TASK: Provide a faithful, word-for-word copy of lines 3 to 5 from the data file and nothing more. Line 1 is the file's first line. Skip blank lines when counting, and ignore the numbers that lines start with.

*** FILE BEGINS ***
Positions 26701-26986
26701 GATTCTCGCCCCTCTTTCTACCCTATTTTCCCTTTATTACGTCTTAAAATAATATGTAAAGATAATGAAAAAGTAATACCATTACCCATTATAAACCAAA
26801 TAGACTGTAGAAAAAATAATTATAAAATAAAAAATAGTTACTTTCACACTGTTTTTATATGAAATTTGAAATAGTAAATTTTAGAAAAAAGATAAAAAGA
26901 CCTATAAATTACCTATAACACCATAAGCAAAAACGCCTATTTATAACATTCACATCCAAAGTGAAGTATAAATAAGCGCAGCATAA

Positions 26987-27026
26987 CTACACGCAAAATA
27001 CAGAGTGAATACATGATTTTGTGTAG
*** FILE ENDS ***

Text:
26801 TAGACTGTAGAAAAAATAATTATAAAATAAAAAATAGTTACTTTCACACTGTTTTTATATGAAATTTGAAATAGTAAATTTTAGAAAAAAGATAAAAAGA
26901 CCTATAAATTACCTATAACACCATAAGCAAAAACGCCTATTTATAACATTCACATCCAAAGTGAAGTATAAATAAGCGCAGCATAA

Positions 26987-27026